When and how to prune orchids

When and how to prune orchids

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There are two occasions when I tend to prune my orchids. The first is after they’ve flowered to encourage new growth and often a second flush of blooms or prepare them for a cooler period ready before they naturally bloom again. The second is to remove diseased or dead flowers and foliage to help prevent the spread of diseases or rejuvenate a dying orchid. Here’s how I go about pruning my orchids.

After flowering

Phalaenopsis orchid in bloom which will only flower once and should be pruned after flowering
Phalaenopsis orchid in bloom which will only flower once and should be pruned after flowering

Some orchids bloom just once a year while others (e.g. the popular Phalaenopsis orchid) bloom sequentially for some time. Make sure that your orchid has completely finished blooming and the flowers have all faded before pruning it. And remember that pruning the orchid may encourage it to rebloom.

Sterilise your cutting tool and wash your hands thoroughly.

Find the node on the stem under the lowest flower. If all the flowers have fallen off, follow the stem down to where there’s new growth.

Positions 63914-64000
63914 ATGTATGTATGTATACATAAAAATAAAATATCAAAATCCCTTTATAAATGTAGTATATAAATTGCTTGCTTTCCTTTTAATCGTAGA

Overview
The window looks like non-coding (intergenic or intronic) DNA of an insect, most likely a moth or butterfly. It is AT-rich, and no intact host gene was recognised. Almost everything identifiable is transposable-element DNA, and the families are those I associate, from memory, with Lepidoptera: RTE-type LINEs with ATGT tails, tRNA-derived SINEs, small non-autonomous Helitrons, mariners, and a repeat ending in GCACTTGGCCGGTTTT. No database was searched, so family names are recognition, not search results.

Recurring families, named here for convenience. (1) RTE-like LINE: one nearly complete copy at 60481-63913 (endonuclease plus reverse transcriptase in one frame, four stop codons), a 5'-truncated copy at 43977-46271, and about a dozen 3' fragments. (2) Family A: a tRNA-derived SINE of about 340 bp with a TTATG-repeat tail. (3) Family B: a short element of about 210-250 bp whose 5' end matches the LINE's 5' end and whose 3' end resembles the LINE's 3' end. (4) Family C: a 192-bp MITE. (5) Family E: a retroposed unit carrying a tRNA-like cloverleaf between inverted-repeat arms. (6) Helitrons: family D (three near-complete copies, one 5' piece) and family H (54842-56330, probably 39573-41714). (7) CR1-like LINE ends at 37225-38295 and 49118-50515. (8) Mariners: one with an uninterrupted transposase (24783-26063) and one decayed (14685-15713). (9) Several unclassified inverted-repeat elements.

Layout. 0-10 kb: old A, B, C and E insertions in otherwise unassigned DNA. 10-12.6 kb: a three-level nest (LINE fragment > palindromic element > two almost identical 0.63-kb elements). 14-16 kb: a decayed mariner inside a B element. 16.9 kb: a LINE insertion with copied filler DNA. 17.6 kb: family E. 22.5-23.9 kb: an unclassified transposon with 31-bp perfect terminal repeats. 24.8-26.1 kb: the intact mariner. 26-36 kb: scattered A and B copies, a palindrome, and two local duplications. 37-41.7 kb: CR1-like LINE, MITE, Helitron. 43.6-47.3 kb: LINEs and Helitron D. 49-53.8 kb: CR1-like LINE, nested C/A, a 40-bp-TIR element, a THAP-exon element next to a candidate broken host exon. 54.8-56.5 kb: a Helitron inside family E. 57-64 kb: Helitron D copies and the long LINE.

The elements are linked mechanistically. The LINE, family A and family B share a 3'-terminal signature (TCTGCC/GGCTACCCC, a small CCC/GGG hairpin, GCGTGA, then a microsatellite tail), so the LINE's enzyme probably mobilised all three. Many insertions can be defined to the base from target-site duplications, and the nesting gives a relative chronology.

Trim about 1.5cm above the node to encourage reblooming. Moving the orchid pot to a slightly cooler position also helps it to consider reblooming.

If the orchid is entering its dormant period, you can cut the stem about 3cm above the base of the plant.

Removing diseased or dead parts

Pruning orchid leaves to stop the spread of leaf diseases

It’s more important than ever to sterilise your cutting tools and have clean hands.

As soon as you notice the affected (diseased, dying or dead) parts of the orchid, cut them off.

Trim heavily diseased leaves off completely at the stem. If the leaf has just a small disfiguration on it (a small black spot for example), you can just cut out that part. Cut into the healthy area to make sure that you get all the diseased bits. Keep a watch on the leaf to check that the disease doesn’t come back.

Remove diseased or dead roots by first gently pulling away all the orchid potting mix and discarding it. Again with a sterilised cutting tool, cut off all the brown, black, spotted and squishy roots back to where they emerge from the plant. Then repot the plant using a specific new orchid potting mix.

Cut off any flowers at the stem that are affected by pests or diseases. If you have an issue with your orchid having yellowing leaves, read this guide here. If your orchid has brown leaves, this guide is worth reading.

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